2005 didn't really kick into gear until March 11, the day that Jason Calacanis chained me to a workstation and Cinematical was born. I chewed through the handcuffs in good time, but for some reason kept coming back to blog – by that point, I had enslaved a good portion of the 13 or so lunatics that you've come to know and love, and they needed somebody to pace around headquarters worrying about the moral implications of paying the rent by making fun of Sharon Waxman and exploiting celebrity divorce. So here I sit, nine months later, typing away from my AOL-financed glass house, and it seems like as good a time as any to reflect on the year that was. And by "reflect", I basically mean "splooge all over our blogfolio othe way only a loving mother could." And with that image fresh in your minds, I bring you, in two parts, the Top Seven Cinematical Stories of the Year. Put on your protective gear ...

7.  90s pretty boys in mid-life crisis - 2005 started off with the Celebrity Divorce Heard 'Round the World: Brad Pitt and Jennifer Aniston, the breathless headlines announced, had decided to become "Just Friends". Aniston immediately started playing the victim card, all but confirming that she had been abandoned for Angelina Jolie, Pitt's costar in Fox's summer tentpole (heh ...pole.) Mr. and Mrs. Smith. Not to be outdone by his Interview with a Vampire costar, Tom Cruise immediately held a casting call for a young brunette, and by early summer, we had ourselves a TomKat. Emboldened, apparently, by the powers of made-up publicity love (c'mon - even Oprah's not convinced), Cruise began shooting Mission: Impossible: 3 (the unnecessary action sequel being the Hollywood version of the Ferrari, as far as salves for middle-age go), and evangelizing Scientology on any talk show that would have him. This probably wasn't smart. By mid-December, Cruise had wisely dropped his sister in favor of a real publicist, and had moved on to rubbing cooking oil on 9/11 firefighters in the name of Scientology. Meanwhile, Pitt was making the only slightly less crazy move of adopting Angelina Jolie's kids. Pitt and Jolie have, to this day, not confirmed their relationship, but we're pretty sure that's only because of the voodoo curse.

6.  Star Wars finally dies
- To quote Anthony Lane, "Break me a fucking give." Sorry, boys, but I can't even bear to relive it. Our full directory of Star Wars stories is here.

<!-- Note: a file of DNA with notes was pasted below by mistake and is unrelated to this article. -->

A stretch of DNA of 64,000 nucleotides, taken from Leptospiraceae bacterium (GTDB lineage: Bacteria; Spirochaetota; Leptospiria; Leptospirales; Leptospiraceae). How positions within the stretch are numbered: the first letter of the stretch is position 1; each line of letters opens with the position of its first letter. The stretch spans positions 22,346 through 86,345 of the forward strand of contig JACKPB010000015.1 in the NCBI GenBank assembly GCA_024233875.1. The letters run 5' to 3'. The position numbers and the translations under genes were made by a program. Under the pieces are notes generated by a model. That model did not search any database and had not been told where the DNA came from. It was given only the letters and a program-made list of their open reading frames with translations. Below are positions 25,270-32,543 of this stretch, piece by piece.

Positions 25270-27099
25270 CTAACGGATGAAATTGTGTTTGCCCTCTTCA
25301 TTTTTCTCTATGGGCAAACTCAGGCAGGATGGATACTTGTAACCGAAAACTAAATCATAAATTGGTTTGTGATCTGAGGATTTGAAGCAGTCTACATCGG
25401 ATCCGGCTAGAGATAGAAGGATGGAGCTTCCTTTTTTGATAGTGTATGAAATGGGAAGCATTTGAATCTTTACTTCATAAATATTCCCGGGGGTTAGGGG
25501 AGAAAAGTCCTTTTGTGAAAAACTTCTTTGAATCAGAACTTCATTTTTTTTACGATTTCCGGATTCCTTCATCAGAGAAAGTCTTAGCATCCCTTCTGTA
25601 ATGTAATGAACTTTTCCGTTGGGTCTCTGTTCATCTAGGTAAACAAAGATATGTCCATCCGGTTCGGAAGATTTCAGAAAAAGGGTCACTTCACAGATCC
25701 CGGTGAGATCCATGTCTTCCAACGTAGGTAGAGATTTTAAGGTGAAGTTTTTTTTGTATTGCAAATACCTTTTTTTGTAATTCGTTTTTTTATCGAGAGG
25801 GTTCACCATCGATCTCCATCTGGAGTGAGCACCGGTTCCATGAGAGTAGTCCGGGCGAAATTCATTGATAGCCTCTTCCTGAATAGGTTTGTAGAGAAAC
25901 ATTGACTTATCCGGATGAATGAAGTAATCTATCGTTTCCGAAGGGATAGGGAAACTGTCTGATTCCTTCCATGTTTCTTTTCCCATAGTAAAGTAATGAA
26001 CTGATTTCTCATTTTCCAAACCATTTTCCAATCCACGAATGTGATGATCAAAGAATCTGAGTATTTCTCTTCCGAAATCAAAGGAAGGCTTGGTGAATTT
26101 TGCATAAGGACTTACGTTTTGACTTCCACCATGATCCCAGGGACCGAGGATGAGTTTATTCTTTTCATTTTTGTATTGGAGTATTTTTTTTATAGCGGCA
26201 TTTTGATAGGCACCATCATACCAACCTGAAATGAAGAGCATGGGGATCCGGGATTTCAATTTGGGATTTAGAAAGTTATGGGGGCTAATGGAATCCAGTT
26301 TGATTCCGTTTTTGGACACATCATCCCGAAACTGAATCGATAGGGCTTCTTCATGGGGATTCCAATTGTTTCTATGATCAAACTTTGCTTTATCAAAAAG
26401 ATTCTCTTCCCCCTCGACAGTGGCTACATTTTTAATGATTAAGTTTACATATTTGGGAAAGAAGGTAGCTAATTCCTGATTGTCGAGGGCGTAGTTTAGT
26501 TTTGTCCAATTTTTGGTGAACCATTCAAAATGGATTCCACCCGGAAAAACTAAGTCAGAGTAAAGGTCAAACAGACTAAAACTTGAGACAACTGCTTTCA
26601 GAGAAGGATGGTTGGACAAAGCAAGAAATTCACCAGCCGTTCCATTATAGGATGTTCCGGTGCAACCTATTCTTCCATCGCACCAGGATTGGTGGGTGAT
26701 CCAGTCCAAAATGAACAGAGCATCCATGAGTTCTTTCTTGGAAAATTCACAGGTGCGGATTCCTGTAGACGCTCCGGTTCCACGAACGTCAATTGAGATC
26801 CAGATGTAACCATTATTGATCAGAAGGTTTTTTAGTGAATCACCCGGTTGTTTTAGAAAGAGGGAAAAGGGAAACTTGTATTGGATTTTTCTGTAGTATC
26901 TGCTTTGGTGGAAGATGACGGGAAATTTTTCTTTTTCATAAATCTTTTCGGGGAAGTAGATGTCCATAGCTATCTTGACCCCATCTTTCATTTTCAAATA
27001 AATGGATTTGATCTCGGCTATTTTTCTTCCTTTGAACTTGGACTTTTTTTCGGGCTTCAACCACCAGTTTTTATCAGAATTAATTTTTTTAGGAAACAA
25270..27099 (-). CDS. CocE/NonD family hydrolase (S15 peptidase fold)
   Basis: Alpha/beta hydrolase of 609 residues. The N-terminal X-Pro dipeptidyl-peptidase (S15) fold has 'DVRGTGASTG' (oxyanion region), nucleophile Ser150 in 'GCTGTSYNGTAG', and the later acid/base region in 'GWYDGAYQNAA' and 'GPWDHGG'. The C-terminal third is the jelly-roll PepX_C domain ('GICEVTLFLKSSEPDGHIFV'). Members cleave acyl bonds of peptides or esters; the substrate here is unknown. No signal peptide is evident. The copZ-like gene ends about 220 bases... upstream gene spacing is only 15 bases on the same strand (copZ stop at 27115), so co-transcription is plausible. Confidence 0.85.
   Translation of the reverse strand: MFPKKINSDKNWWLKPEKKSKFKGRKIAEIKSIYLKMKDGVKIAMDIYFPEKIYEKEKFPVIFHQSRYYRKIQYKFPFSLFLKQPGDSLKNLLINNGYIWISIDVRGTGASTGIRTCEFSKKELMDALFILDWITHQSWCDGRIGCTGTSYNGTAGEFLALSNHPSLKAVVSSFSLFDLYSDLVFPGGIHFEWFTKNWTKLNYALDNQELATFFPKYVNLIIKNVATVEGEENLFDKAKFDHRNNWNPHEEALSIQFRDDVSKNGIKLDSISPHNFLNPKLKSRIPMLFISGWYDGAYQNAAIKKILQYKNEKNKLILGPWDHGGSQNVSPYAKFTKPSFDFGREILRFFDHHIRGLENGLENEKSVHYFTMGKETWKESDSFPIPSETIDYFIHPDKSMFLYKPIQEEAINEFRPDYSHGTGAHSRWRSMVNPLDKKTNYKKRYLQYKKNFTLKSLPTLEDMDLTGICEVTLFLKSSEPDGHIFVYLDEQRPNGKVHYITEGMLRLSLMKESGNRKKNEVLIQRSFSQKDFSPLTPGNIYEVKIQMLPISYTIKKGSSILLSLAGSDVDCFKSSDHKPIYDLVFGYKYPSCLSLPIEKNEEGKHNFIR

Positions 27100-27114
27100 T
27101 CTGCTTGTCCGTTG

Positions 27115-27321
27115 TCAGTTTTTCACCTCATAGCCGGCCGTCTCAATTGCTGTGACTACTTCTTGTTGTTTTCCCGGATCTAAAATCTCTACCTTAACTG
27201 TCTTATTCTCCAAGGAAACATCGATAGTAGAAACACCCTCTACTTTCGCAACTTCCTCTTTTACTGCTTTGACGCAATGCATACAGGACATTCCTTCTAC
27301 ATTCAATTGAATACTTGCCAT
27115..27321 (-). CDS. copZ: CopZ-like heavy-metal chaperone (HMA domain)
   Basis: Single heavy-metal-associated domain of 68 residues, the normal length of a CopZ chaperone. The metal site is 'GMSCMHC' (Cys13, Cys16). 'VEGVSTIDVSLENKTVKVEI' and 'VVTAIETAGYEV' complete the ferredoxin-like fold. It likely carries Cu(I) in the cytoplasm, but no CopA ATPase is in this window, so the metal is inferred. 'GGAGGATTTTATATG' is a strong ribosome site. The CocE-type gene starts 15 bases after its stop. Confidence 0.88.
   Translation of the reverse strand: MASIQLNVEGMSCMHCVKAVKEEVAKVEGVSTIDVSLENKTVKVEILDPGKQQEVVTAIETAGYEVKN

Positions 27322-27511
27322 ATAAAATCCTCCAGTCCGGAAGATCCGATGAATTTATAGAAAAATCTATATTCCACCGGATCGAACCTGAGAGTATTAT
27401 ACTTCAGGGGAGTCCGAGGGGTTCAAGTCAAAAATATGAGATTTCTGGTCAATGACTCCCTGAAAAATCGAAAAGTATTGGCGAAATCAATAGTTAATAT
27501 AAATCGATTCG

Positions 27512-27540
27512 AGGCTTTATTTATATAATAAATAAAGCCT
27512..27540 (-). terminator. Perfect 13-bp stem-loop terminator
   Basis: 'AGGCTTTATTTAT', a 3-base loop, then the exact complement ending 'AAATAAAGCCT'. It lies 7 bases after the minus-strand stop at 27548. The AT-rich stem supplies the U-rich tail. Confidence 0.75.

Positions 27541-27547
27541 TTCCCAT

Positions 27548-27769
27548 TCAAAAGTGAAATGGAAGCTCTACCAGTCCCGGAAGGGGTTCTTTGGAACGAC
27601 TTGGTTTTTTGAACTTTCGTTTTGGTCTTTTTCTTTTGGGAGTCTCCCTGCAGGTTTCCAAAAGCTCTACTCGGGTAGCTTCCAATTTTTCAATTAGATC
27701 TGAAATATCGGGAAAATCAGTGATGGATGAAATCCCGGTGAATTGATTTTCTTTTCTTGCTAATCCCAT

5.  Studios self-destruct
- Studio politics have never been pretty, and it's rare nowadays that we'll make it through an entire year without one company eating another alive. But 2005 could very well go down as the year the contemporary studio system really started to fall apart. It's hard to say who's had the roughest year. On one hand, you've got Paramount. As parent company Viacom works on a split, the motion picture division has seen shake-up after bloody shake-up, starting with the naming of Brad Grey (Brad Pitt and Jennifer Aniston's former production partner) as new studio chief, and Gail Berman' sudden, subsequent defection from Fox to serve as his second-in-command. One by one, Grey has pink-slipped the Paramount old guard in favor of his hand picked replacements. Now, with the announcement earlier this month that Viacom plans to buy Steven Spielberg's embattled Dreamworks, heads are rolling down the Paramount halls faster than you can say, "Brad Grey is a bastard!". Only slightly less convoluted was the saga of Disney. Their bitter divorce with Bob and Harvey Weinstein (who themselves started a new studio and immediately proceded to sell out) revealed that Miramax had been bleeding money for quite some time. Rid of the burden of that hemhorrage, the Mouse House gave up a stagnant Michael Eisner, but replaced him with Bob Iger, who seemingly kept the Wall Street Journal on speed dial to disseminate his crackpot ideas about...

4.  Smashing the window - Sure, Bob Iger tried to bully theater owners into selling Chicken Little DVDs at the concession stand, but the real vandal of 2005 is Mark Cuban. Who does this guy think he is (aside from an investor in and blogger for the Weblogs, Inc network, to which the words you're currently reading belong)? Together with 2929 Entertainment partner Todd Wagner, Cuban signed a deal with A-lister Steven Soderbergh to make six films, to be shot on HD and distributed simultanously in theaters, on cable, and on DVD. The first product of the venture is Bubble, a strange little rural noir set for release at the end of January. Soderbergh seems nothing but confident ("Name any big-title movie that's come out in the last four years. It has been available in all formats on the day of release. It's called piracy") – and, really, with Dan Glickman and the MPAA continually bungling the War on Piracy, who can blame him? Wagner recently admitted that 2929 could very well be out of their minds, but they're certainly not the only ones with window smashing on the brain – even George Lucas, who has made a ridiculous amount of money off of anticipation, says the window must be smashed. Still, a good number of Hollywood types are vehemently against breaking the glass.

Share your thoughts on the above, and come back tomorrow to see what made the top three...